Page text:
I don't think this question is unsalvageable (and indeed, has received a phenomenal answer despite that), but the underlying premise of the question as it currently stands is a poor one.
Is there an in-universe explanation why nuclear bombs are so weak in StarCraft? With the scale of the explosion, and the damage done, in does not seem bigger than an average mortar shell in real life.
Should I understand the in-game buildings as vast cities, and the in-game units as large armies, or are nukes really that small?
The first problem this question has is an issue of relativity. The contention: "Starcraft 2's Nukes are small" is an assumption. How many "in-universe" people does 1 marine equal? Is it one-to-one? Does each marine represent a squad of 20? How many miles are represented by an in-game unit of distance?
Such relative comparisons are unknown, and unknowable. There is no way to compare a game-mechanic (i.e., the size of the nuclear missle radius in distance units) to a real-world phenomenon (i.e., the size of a nuclear missle radius in kilometers).
By in-universe explanation I mean something different than "it would imbalance the game if one bomb could destroy everything on half the map."
The question also makes the assumption that the game was balanced around the size of the nuclear missile, instead of the reverse. But worse than that, it expressly forbids the only "real" answer available - that the size was mandated by game balance.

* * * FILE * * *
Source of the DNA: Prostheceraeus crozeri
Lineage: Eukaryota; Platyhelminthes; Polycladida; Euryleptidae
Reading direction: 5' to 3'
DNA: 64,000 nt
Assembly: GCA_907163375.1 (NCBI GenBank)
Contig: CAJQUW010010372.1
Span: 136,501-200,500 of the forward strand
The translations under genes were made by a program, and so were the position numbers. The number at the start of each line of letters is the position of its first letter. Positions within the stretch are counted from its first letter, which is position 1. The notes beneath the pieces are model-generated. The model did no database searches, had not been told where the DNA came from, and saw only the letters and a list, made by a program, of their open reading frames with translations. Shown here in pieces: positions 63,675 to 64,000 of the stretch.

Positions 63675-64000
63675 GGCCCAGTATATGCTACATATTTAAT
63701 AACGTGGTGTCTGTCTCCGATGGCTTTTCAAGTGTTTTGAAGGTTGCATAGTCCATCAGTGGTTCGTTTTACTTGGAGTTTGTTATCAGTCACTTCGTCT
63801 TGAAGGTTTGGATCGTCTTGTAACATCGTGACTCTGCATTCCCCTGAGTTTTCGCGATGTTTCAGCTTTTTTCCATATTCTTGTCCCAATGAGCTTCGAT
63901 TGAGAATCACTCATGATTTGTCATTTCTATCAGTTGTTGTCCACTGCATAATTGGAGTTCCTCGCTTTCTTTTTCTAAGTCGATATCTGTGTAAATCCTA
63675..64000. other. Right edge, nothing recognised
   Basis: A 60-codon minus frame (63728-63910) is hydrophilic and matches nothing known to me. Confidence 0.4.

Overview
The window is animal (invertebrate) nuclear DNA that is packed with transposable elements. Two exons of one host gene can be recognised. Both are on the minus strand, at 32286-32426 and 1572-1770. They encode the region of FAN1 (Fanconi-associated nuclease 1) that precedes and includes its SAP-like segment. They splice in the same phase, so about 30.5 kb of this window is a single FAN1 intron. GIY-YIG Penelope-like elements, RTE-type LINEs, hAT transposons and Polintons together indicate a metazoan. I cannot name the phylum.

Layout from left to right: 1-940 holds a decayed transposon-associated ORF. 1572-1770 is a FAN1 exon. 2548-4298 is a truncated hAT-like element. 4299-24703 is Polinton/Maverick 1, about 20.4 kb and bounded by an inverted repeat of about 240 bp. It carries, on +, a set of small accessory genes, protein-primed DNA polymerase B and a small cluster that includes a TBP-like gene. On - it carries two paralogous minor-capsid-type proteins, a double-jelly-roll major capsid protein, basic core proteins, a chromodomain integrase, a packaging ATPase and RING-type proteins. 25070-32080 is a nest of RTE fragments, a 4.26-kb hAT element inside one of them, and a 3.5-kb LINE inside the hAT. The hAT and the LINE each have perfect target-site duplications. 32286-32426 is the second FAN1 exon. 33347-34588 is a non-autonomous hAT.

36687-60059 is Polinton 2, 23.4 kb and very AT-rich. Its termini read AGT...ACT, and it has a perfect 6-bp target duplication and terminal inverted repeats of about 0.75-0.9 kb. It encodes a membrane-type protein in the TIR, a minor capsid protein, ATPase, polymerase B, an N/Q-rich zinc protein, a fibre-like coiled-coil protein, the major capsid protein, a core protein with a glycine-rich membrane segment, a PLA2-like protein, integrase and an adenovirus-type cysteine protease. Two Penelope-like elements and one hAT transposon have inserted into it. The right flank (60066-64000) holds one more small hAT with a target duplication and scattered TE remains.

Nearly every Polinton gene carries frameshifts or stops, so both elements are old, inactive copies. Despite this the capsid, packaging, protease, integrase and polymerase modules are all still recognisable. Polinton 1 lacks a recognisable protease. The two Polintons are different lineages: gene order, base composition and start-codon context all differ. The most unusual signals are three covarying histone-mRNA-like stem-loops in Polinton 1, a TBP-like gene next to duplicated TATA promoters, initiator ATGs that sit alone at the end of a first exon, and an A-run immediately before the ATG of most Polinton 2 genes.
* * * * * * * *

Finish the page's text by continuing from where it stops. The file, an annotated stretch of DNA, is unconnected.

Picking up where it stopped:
The bottom line is that this question isn't really asking about starcraft 2's lore at all. It's much more a question of, "This videogame doesn't match my view on reality. Why?" I'm not worried about this individual question so much as I'm worried about the precedent of allowing questions like this in the first place.
In short, I see this question as more of a rant about inconsistent storytelling than anything else:
The answer leaves 2 open questions: 1: what about the rogue factions, are they bounded by that law too? 2: This law was made before the big Zerg wars (maybe even before mankind's first encounter with the Zerg), so won't these new circumstances allow for, let's say, destroy all life on a planet if it's completely taken over by the Zerg (and no other life firms remain)?
Both of these "open questions" are purely speculative.
This question has very little to do with Starcraft, and much more to do with how something in Starcraft isn't what the Asker expected it to be.